Brain regions with greater chronic neuroinflammation intensities (Fig 2b) had suppressed neuronal metabolism as measured by PET-FDG (Fig 2c, e), reduced voxelwise connectivity strengths in function connectivity circuit volumes (Fig 2d, e) and decreased resting-state circuit synchrony (Fig 3a). Notably, chronic neuroinflammation significantly reduced connectivity strength (p<0.05) in all five major resting-state network compared to controls. Previous findings7 lead us to interrogate whether NE loss from LC degeneration could alter fcMRI connectivity during chronic neuroinflammation by exposing mice to atipamezole (Fig 3b, 1 mg/kg, s.c.) to evoke fcMRI changes through a 30% increase in central NE levels8 and found mice with chronic neuroinflammation had poor responses in fcMRI networks synchrony compared to age-matched controls (Fig 3).


Though inflammation can suppress functional connectivity in the hedonic reward circuits of patients with depression9, our study is the first to directly correlate depressions in both synchrony and circuit strengths in all major resting-state networks directly to gradations in the intensity of chronic neuroinflammation intensity. Furthermore, we suspect these changes to be a result of significant neurodegeneration and the loss of cortical NE.


We thank members of the Shih and Hong laboratories for their valuable input discussing the experimental design and results in this study. We also thank Jon Frank and Joseph Merrill of the University of North Carolina at Chapel Hill’s Biomedical Research Imaging Core for performing the PET imaging studies. E.A.O. was supported by the National Heart, Lung, and Blood Institute (NHLBI) Training Grant. M.D. was supported by the Human Frontier Science Program-Cross Disciplinary Fellowship. S.S. and J.S.H. were supported my Intramural Research Division of the National Institute of Environmental Health Sciences (NIEHS). Y.Y.I.S. was supported by the NINDS (NS091236), the National Institute of Mental Health (MH106939), the National Institute on Alcohol Abuse and Alcoholism (AA020023), the National Institute of Health UL1TR001111 sub-awards 550KR81420 and 550KR91413, the Brain and Behavior Foundation Young Investigator Award and Ellen Schapiro & Gerald Axelbaum Investigator fund, the American Heart Association Scientist Development Award (15SDG23260025), and the Department of Neurology and the Biomedical Research Imaging Center at UNC Chapel Hill.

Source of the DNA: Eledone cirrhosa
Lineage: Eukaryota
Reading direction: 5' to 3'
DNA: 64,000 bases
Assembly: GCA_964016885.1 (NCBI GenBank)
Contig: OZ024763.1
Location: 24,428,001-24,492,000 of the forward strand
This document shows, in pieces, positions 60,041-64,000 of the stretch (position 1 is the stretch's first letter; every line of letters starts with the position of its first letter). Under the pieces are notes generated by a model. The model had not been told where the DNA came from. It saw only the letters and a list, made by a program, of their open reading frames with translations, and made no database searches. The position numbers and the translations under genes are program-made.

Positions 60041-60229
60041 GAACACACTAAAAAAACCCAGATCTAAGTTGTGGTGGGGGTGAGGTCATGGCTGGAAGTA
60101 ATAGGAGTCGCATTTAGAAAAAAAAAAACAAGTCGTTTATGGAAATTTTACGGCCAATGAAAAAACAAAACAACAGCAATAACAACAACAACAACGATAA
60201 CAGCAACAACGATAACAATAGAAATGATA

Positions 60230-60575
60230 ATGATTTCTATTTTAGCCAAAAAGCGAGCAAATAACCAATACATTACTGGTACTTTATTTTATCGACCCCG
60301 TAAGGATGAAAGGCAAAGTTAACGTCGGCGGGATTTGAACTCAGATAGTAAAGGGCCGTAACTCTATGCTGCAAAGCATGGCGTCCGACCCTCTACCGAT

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Figure 1. Systemic exposure to the bacterial endotoxin LPS generates a chronic, global neuroinflammation that alters motor behavior and produces discrete neurodegeneration throughout the brain. (a) Autoradiography of mice exposed to LPS 10 months prior showed that the radioligand [18F]-PBR111 corresponds to heightened densities of CD11b+ immunologically activated microglia detected by immunohistochemistry. (b) LPS mice displayed motor deficit behaviors and had (c) significant loss of noradrenergic neurons of the Locus Coeruleus and dopaminergic neurons of the Substantia nigra with lesser, yet significant, losses to neurons in the Hippocampus and Motor Cortex.

Figure 2. Chronic neuroinflammation proportionally suppresses neuronal activity and fcMRI circuit synchrony strength in mice. (a) Anatomical reference images show (b) LPS generates heterogeneous chronic neuroinflammation intensities throughout the brain as detected in vivo with PET-PBR uptake and their (c) neuronal activity as detected in vivo with PET-FDG is depressed compared to shams. (d) Connectivity strength, as derived from voxelwise correlation maps of fcMRI data, show chronic neuroinflammation suppresses connectivity strength in cortical, midbrain and limbic structures. (e) Multi-modal Z-score comparisons along functional connectivity circuit volumes confirm chronic neuroinflammation reduces network strength and neuronal activity in an intensity-dependent manner.

Figure 3. Chronic neuroinflammation alters the ability to evoke fcMRI circuit synchrony suppression by stimulating the release of the neuromodulator NE. (a) BOLD resting state fcMRI circuits are depressed in mice with chronic neuroinflammation compared to age-matched control mice. (b) Evoking the autoregulatory release of cortical NE using 1mg/kg of atipamezole generates fcMRI circuit depressions in the synchrony of all resting state networks, but hardly alters fcMRI circuits in mice with chronic neuroinflammation.

Proc. Intl. Soc. Mag. Reson. Med. 25 (2017)